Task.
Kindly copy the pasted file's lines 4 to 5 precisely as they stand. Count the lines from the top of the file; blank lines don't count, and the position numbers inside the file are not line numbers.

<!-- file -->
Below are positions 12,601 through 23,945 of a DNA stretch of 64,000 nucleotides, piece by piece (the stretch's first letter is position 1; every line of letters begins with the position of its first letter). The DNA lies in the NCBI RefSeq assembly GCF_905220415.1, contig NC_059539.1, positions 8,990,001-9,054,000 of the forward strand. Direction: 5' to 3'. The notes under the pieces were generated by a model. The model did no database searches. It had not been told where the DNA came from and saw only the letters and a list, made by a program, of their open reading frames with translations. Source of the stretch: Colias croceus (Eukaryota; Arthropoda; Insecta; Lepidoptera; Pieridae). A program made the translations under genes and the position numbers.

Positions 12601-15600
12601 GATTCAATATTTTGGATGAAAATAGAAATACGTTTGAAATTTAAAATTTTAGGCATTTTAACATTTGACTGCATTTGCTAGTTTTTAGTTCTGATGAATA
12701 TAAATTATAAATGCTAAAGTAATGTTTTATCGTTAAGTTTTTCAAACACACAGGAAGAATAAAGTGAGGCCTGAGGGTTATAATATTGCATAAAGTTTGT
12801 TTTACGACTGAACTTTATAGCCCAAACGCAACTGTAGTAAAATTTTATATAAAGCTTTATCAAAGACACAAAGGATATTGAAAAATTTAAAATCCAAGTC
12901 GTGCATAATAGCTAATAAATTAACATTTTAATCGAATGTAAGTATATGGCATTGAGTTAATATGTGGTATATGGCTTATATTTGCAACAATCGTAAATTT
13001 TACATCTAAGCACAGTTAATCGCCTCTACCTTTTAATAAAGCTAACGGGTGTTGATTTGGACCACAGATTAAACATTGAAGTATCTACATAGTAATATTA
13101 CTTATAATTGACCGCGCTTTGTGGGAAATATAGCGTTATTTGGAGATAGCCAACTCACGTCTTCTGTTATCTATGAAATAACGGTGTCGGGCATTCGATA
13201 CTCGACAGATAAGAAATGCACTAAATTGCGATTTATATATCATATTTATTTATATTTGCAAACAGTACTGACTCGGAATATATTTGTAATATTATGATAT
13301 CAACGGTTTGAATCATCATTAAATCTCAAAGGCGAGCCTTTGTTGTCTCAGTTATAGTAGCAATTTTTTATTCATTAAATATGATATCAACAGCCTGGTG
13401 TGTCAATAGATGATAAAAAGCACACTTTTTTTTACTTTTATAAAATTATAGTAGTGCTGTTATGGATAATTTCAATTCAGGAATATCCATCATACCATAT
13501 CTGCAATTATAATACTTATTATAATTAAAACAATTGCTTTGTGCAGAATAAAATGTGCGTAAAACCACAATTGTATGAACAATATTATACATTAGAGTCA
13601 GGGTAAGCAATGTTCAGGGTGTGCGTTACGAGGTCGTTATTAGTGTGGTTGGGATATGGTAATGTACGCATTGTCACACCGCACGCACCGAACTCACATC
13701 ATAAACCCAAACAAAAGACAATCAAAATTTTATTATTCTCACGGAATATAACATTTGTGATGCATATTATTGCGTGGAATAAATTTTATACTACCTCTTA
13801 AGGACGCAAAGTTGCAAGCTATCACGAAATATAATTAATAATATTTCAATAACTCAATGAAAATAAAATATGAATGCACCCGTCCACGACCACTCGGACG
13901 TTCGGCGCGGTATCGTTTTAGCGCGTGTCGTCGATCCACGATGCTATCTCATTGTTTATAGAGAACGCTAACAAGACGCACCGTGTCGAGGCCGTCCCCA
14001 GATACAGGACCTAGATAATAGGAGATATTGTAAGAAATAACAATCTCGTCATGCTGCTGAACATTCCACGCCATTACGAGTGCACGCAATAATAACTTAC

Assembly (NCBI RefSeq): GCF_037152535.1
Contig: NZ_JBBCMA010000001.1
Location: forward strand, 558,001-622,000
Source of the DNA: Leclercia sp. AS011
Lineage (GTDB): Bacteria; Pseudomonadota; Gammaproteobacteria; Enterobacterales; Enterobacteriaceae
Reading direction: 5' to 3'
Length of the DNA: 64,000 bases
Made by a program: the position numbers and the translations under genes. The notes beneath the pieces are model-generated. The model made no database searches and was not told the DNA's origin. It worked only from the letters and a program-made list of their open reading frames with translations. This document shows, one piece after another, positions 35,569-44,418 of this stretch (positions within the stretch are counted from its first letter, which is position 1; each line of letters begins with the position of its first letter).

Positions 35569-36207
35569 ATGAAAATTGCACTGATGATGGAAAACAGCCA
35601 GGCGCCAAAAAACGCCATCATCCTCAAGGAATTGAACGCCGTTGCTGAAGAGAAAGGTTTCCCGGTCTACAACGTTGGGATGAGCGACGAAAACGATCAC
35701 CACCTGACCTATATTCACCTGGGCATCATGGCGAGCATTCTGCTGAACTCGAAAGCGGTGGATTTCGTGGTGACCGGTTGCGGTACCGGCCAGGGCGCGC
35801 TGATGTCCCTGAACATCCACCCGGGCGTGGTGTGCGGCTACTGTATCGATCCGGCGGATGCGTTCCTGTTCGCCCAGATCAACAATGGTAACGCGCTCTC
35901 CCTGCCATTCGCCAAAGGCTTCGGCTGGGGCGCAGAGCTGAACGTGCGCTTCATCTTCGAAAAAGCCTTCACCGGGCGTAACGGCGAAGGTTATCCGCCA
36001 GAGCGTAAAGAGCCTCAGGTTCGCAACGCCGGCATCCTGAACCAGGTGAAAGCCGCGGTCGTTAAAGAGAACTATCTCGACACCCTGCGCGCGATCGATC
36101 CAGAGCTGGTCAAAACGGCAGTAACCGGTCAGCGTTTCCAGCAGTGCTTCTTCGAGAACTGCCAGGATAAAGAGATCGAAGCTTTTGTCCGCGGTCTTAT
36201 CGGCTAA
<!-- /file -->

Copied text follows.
12701 TAAATTATAAATGCTAAAGTAATGTTTTATCGTTAAGTTTTTCAAACACACAGGAAGAATAAAGTGAGGCCTGAGGGTTATAATATTGCATAAAGTTTGT
12801 TTTACGACTGAACTTTATAGCCCAAACGCAACTGTAGTAAAATTTTATATAAAGCTTTATCAAAGACACAAAGGATATTGAAAAATTTAAAATCCAAGTC